It has been found in practice that a razor such as herein described operates very efficiently. It is further advantageous because it can be compactly packed or stored and has no parts to become separated and lost. It is easily held and operated and in view of the fact that it can be quickly molded of a plastic material, it can be made and sold at low cost. As the clamping bars are extended outwardly beyond the cutting edges of the blades therebetween, these outermost portions of the bars, which are positioned in a plane located outside of the blades, serve two important functions. If the razor should be inverted and placed on the flat top of a table or the like, the portions 14 of the bars 7 will contact with the table top and thus support the cutting edges of the blades away from the supporting surface so that they will not be injured or dulled. Then, too, the rounded portions 14 when pressed against the surface being shaved, permit said surface to contact with the razor edges only when the surface is pressed back into the space between the bars and toward the edges. This is done by exerting a pressure from the razor against the surface being shaved and when this is done the skin is not only pushed back toward the cutting edges but is also drawn taut so that the shaving operation is accomplished more readily.

Obviously various changes in the design and size of the razor can be made within the scope of the invention. It is merely essential that the body portion made up of the ends 1 and the connecting or supporting bars 2 be so proportioned as to easily be held in the hand where it can be gripped by the thumb and a finger, thereby eliminating all need of a handle such as commonly employed.

What is claimed is:

1. A safety razor including a body structure having spaced oppositely disposed bearing portions positioned to support razor blades in converging planes, each blade with its cutting edge close to but spaced from the corresponding edge of the other blade, and means for fastening the blades onto the respective bearing portions, said means including plates overlying the respective blades and fastening means for the plates, said plates having rounded portions for simultaneous sliding engagement with the surface being shaved, said rounded portions extending outwardly beyond and being located at opposite sides of the area occupied by the cutting edges, said rounded surface-engaging portions being located in a plane parallel with the cutting edges but outside of the blades.

2. A safety razor, opposed razor blades each having a single cutting edge, and means for holding the blades fixed relative to each other in planes diverging from the area occupied by the cutting edges, said edges being spaced apart and parallel, the clamping means including plates converging along planes parallel with the blades and providing portions at opposite sides of said area extended outwardly beyond the cutting edges, thereby constituting means for bearing simultaneously upon a flat surface to support the blades with their cutting edges out of contact with said surface.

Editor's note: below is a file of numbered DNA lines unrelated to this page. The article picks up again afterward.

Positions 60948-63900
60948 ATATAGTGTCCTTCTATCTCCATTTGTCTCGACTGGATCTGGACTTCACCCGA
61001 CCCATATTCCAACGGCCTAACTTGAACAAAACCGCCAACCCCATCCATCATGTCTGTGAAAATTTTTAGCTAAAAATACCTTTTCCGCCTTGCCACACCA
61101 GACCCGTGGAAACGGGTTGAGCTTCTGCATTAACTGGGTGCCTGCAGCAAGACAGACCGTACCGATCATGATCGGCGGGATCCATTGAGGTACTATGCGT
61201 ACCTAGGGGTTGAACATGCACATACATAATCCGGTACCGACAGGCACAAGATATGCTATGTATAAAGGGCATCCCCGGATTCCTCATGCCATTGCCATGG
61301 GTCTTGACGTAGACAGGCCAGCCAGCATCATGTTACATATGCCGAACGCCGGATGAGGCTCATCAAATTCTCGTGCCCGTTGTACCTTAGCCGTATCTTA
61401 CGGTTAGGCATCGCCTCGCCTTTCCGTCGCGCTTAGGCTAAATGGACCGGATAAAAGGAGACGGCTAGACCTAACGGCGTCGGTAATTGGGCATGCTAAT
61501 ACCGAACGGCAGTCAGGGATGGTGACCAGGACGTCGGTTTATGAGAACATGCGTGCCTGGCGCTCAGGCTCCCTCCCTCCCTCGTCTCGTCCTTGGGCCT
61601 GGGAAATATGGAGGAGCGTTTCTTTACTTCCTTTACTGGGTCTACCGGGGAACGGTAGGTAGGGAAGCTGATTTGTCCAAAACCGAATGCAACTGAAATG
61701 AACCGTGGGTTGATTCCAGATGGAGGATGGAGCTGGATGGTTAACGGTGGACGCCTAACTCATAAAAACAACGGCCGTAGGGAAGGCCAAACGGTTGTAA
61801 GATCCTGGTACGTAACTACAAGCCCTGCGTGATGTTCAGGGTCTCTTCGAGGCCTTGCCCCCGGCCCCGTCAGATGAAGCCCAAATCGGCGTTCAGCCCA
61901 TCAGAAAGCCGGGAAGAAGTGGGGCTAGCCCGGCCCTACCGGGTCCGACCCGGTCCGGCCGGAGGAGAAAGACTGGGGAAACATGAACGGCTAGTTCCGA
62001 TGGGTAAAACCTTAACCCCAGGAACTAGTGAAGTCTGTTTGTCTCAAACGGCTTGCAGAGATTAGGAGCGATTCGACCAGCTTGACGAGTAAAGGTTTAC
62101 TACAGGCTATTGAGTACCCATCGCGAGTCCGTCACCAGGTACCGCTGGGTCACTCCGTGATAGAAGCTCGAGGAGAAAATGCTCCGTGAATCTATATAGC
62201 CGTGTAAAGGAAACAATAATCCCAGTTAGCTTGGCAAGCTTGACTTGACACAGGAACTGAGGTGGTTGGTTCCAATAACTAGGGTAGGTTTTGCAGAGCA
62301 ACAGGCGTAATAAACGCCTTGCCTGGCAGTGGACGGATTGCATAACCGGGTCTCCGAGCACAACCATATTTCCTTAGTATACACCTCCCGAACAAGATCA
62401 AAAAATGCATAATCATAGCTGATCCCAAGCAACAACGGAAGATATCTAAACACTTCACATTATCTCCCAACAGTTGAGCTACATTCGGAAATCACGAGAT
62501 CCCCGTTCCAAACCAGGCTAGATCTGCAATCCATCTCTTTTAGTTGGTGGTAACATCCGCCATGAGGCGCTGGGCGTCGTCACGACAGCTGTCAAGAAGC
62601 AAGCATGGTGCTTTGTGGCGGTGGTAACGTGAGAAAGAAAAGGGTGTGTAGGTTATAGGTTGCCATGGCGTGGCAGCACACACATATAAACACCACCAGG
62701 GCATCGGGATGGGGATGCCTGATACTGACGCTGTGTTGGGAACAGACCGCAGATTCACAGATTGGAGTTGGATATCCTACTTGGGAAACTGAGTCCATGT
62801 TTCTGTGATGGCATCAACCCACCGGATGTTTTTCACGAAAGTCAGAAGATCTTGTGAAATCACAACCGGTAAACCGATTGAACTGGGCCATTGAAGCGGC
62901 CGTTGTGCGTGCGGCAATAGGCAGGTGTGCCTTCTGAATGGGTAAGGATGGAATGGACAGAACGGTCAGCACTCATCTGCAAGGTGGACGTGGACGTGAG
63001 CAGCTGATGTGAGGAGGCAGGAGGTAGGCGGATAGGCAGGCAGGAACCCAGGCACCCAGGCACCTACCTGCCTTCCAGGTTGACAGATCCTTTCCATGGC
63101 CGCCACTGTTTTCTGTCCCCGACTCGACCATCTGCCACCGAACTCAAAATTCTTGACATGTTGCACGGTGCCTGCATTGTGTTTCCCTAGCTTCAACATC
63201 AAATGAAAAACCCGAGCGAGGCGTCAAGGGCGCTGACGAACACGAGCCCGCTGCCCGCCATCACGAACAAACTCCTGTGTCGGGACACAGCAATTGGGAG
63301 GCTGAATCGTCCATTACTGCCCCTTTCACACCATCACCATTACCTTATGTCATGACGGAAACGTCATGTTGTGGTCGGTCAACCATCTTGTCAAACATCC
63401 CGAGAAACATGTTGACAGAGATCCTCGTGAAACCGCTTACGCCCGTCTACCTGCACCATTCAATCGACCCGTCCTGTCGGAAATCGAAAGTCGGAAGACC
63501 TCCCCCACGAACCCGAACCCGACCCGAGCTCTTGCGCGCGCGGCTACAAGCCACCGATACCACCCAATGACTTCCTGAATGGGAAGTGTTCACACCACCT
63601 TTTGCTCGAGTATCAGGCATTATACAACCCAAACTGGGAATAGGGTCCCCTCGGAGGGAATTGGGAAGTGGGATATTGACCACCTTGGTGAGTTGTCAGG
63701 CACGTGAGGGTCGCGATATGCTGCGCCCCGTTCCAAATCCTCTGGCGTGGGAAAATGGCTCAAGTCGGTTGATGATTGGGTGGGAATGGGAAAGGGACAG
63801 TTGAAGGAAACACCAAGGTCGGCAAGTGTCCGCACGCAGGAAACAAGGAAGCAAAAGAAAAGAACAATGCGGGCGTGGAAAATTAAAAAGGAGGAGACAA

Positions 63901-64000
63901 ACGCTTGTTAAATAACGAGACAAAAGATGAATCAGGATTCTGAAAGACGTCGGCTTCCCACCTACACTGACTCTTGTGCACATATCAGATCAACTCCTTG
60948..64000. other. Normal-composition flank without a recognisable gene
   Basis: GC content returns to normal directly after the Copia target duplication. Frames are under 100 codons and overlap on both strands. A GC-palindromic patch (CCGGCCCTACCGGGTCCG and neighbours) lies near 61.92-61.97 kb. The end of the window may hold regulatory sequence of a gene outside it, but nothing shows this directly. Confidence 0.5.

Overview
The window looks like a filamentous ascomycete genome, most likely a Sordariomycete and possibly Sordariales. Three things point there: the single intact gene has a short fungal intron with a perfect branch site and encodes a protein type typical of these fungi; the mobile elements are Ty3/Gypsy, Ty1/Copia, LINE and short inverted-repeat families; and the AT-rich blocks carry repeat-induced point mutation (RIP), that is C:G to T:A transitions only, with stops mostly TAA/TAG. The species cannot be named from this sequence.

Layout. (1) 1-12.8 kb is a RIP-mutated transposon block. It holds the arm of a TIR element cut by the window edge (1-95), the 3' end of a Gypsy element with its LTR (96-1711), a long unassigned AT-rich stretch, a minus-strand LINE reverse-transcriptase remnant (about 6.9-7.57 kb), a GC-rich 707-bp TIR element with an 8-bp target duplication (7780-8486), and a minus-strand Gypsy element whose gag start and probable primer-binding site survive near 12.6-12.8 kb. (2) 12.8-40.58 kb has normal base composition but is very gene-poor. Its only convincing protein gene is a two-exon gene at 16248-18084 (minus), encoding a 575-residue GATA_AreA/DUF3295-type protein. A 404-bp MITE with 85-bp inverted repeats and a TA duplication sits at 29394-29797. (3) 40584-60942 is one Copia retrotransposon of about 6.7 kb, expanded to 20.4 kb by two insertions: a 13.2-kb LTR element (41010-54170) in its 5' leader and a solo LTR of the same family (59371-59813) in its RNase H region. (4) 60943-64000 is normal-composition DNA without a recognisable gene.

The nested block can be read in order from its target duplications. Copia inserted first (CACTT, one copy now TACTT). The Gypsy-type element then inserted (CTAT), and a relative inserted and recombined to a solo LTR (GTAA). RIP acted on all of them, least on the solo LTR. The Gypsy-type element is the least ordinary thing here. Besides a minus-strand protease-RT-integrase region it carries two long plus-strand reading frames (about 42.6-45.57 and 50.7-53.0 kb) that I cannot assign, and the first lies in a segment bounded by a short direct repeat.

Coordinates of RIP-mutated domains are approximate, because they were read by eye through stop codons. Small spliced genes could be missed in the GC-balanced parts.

3. A safety razor, opposed razor blades each having a single cutting edge, and means for holding the blades fixed relative to each other in planes diverging from the area occupied by the cutting edges, said edges being spaced apart and parallel, the clamping means including plates converging along planes parallel with the blades and providing portions at opposite sides of said area extended outwardly beyond the plane occupied by the cutting edges, thereby to bear simultaneously upon the surface being shaved and hold said surface normally out of contact with the cutting edges, and means for adjusting the plates into and out of blade-clamping positions.

4. A safety razor including connected members spaced apart and having bearing surfaces in planes converging toward the space between the members, blade-clamping plates on the members having rounded portions adjacent to opposite sides of said space for bearing simultaneously on a surface being shaved, and cooperating means on said plates and members for positioning single-edged blades with their cutting edges close together and parallel in said space and inwardly from the plane occupied by the outermost portions of the plates.

5. A razor blade including a structure proportioned to be gripped between the fingers of the user and including spaced fixedly connected rigid members, rigid means cooperating therewith for detachably clamping razor blades to the respective members, and cooperating elements on said members and the clamping means for holding the blades in converging planes with their cutting edges parallel and close together at the space between the members, said clamping means having portions in a plane outside of the blades and parallel with the cutting edges for simultaneous wiping engagement with the surface to be shaved by the cutting edges therebetween.

6. A safety razor including spaced pairs of blade holding elements proportioned for holding non-alining blades with their edges close together between the elements and parallel, two of said elements being positioned at opposite sides of the blade edges for simultaneous wiping contact with a substantially flat surface being shaved by the blade edges.

7. A safety razor including a body structure proportioned to be gripped by and held between fingers of the user, said structure including opposed pairs of movably connected blade-gripping elements positioned for holding opposed non-alining blades in converging planes with their cutting edges supported between said pairs, two of said elements cooperating to provide guards at opposite sides of the edges for simultaneous wiping contact with a flat surface in a plane outside of the blades and extending across the cutting edges and parallel therewith.

Robert L. Albert.